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More evidence that tumours, like healthy organs, grow from stem cells

THE notion that tumours are chaotic masses of anarchic cells has been falling by the wayside recently. Many researchers now think, by contrast, that cancers actually resemble normal, well-regulated organs in several important ways. One of these is that they are believed to have a small population of stem cells which keep them going when other cells die or are killed off. The existence of such cancer stem cells is still a matter of debate. But this week the discussion may have taken an important turn. Brid Ryan, Sharon Pine and Curtis Harris, of America’s National Cancer Institute, reported that some lung-cancer cells do, indeed, seem to behave like stem cells during the process of cell division.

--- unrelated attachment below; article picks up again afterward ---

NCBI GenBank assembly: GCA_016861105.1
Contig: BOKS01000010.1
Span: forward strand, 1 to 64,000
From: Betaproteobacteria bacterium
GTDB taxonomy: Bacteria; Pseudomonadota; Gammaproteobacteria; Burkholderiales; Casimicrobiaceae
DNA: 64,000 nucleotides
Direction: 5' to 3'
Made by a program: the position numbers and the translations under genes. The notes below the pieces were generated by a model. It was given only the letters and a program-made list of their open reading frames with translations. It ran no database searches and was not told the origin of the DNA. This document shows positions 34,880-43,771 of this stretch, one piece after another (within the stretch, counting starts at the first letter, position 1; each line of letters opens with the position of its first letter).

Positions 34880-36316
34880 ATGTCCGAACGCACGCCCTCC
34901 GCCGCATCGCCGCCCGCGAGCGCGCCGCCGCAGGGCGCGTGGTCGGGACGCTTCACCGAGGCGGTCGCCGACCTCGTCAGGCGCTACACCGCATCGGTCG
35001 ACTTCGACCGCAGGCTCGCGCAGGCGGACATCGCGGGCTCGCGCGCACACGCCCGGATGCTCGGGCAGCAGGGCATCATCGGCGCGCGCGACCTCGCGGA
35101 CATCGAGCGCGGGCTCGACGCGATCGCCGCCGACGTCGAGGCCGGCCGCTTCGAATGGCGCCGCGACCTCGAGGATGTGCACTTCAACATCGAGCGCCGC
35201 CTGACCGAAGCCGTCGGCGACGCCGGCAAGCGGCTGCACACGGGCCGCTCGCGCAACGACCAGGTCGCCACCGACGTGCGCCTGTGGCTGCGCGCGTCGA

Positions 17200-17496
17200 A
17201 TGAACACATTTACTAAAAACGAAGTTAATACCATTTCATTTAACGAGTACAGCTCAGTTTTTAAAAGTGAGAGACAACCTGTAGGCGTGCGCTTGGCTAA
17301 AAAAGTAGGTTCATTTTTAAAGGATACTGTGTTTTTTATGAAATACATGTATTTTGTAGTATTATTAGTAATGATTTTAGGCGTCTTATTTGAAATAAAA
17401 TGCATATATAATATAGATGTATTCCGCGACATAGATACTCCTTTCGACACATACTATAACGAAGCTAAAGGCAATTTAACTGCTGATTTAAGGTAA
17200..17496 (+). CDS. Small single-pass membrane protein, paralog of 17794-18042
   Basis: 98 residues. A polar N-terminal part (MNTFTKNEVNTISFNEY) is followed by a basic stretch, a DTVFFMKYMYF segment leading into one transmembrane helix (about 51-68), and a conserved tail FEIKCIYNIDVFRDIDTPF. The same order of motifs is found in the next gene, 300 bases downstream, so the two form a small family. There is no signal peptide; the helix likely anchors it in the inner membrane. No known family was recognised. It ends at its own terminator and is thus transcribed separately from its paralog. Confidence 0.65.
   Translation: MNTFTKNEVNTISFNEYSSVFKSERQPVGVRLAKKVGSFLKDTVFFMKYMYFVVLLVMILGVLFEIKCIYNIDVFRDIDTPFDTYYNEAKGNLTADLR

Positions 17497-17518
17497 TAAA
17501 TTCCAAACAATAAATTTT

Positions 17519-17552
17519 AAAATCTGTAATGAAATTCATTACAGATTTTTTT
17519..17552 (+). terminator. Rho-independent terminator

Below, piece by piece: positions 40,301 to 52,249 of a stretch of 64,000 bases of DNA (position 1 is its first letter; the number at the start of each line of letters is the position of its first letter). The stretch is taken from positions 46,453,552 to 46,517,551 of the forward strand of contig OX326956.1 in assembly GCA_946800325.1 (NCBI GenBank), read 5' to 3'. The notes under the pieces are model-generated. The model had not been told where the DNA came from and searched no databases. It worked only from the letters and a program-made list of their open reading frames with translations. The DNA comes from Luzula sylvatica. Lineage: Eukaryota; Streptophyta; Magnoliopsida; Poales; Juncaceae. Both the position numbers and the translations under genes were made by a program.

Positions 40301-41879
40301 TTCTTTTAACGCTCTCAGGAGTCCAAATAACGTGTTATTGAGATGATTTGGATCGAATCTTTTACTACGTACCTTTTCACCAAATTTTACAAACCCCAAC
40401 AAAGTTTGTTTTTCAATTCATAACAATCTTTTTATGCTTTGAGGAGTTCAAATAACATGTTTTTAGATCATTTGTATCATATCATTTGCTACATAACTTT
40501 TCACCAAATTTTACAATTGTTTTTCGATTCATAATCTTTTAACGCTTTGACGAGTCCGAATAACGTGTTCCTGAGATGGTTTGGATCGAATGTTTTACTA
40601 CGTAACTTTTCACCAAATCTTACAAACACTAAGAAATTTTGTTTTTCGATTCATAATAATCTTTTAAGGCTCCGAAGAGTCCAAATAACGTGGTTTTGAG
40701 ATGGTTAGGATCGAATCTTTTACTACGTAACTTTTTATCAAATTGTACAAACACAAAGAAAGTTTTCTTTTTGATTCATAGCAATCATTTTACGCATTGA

Unlike normal cells, stem cells can divide in two different ways. They may do so symmetrically, thereby producing identical daughter cells, each of which resembles the mother cell. Or they may do so asymmetrically, and give rise to two very different daughters. In such cases, one of the daughters is identical to the original stem cell, while the other takes on new characteristics and can then differentiate into whatever cell type the tissue it inhabits requires. …

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